• High quality provision to meet the needs of children and young people with SEN;
  • A focus on inclusive practice and removing barriers to learning;
  • Successful preparation for adulthood, including independent living
    and employment.'

(0-25 SEND Code of Practice, 2015, section 1.2, referencing 1.1)

Involving parents

Under the 0-25 SEND Code of Practice (2015), schools and other education providers must:

  • Inform the parents when 'SEN support' is provided for a child/young person (sections 5.38, 6.43);
  • Provide a report for parents on their child's progress at least annually (section 6.64).

They should, when a child is receiving 'SEN support':

  • Talk to parents regularly in order to:
    • Set clear outcomes and review progress towards them;
    • Discuss the activities and support that will help achieve them;
    • Set out the expected impact on progress, development or behaviour;
    • Identify the responsibilities of the parent, the pupil and the school;
  • Set a clear date for review;
  • Meet parents at least three times each year;
  • Take into account the views of pupils in planning (eg through involving the pupil in all or part of the discussion, or gathering their views prior to it for presentation);
  • Align meetings wherever possible with the cycle of discussions with parents of all pupils.

(sections 5.40, 6.64-6.70)

Purposeful discussions with parents

'These discussions [between schools and parents] will need to allow sufficient time to explore the parents' views and to plan effectively… These discussions can build confidence in the actions being taken by the school, but they can also strengthen the impact of SEN support by increasing parental engagement in the approaches and teaching strategies that are being used. Finally, they can provide essential information on the impact of SEN support outside school and any changes in the pupil's needs.' (0-25 SEND Code of Practice, 2015, section 6.66)


For further guidance on working with parents, read:

Parents'/young people's rights

The Children and Families Act 2014 (section 19) gives significant new rights directly to young people once they reach the end of compulsory school age (the end of the academic year in which they turn 16) with some rights transferring from the parent to the young person.



  • Parents of young people can still access information, advice and support on behalf of, or with, the young person;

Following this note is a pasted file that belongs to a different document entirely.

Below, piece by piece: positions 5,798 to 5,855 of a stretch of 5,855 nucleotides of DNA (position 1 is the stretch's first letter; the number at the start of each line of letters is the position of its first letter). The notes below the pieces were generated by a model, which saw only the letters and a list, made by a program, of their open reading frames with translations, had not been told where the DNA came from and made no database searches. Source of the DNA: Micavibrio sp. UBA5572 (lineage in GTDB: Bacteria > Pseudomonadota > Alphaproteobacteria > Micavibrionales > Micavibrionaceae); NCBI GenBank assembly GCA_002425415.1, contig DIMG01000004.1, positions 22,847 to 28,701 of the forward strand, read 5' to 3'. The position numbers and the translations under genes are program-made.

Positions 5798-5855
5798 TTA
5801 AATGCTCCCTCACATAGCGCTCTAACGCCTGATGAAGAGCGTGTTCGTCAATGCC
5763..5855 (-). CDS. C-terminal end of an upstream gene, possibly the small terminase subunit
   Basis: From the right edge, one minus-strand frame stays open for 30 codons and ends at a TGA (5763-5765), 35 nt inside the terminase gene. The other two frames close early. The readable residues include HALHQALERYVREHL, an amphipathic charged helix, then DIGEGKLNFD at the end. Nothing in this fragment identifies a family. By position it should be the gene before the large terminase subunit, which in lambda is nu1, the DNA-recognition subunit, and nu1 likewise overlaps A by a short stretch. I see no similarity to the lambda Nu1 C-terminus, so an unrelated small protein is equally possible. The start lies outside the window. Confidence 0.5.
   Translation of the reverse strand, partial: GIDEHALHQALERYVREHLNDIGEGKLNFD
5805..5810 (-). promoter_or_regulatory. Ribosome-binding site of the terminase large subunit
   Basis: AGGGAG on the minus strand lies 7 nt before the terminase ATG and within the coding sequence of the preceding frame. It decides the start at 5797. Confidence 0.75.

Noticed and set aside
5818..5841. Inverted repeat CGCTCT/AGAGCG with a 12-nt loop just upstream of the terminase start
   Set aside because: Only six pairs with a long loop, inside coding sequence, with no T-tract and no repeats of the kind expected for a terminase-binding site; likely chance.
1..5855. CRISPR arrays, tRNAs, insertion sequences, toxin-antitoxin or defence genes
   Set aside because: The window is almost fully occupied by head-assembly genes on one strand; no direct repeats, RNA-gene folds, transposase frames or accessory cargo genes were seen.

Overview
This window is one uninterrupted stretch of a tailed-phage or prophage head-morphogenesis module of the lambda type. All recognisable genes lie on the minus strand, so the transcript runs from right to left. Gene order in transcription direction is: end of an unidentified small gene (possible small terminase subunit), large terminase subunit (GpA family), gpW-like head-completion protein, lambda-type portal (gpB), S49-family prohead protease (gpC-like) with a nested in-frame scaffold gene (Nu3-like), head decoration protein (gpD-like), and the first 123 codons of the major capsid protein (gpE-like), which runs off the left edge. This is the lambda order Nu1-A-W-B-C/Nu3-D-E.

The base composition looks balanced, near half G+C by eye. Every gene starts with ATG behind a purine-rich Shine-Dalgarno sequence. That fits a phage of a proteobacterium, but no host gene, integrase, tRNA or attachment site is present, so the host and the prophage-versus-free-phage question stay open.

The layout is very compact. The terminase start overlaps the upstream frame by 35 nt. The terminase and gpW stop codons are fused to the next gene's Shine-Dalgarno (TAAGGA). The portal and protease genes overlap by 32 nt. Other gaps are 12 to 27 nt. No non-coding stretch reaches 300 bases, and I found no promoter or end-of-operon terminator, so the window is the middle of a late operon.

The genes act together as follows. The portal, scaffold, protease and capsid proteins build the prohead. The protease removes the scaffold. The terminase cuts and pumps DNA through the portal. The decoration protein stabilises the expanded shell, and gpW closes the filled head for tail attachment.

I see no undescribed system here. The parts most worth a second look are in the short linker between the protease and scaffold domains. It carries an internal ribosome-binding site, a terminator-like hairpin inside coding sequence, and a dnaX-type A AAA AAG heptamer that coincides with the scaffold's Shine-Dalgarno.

• Parents, or other family members, can continue to support young people in making decisions, or act on their behalf, provided that the young person is happy for them to do so;
  • Young people can ask their parents, or others to support them (eg making decisions; with tribunals).

Staff should be clear about the transfer of some rights and responsibilities to young people, and work sensitively with parents to help them understand their role. (0-25 SEND Code of Practice, 2015, sections 2.12, 8.13)


To read more, link to the following sources on how parents can collaborate:

Child's parent/young person rights

Under the 2014 special educational needs framework (Act, code of practice and regulations), a young person age 16-25 years or a child’s parent have rights to:

  • Ask for an Education, Health and Care (EHC)
    Needs Assessment;
  • Have their own views (orally or in writing) considered by the local authority for an EHC Needs Assessment;
  • Request a specific school/institution be named in an EHC Plan;
  • Make decisions about the support in their EHC Plan;
  • Request Personal Budget/Direct Payments if they have an
    EHC Plan;
  • Appeal directly to the First Tier Tribunal about: EHC Needs Assessment-related decisions; EHC Plan matters; disability discrimination by schools/local authorities;
  • Mediation about educational, health and social care issues.

Additional rights:

  • Parents can ask for a special educational needs expert to attend a permanent exclusion review panel process;
  • Under the Care Act 2014, young people can request transition assessments concerning needs that could be met by adult services after age 18 years.

Local authorities must notify the child's parent or the young person of rights to appeal EHC Plan decisions.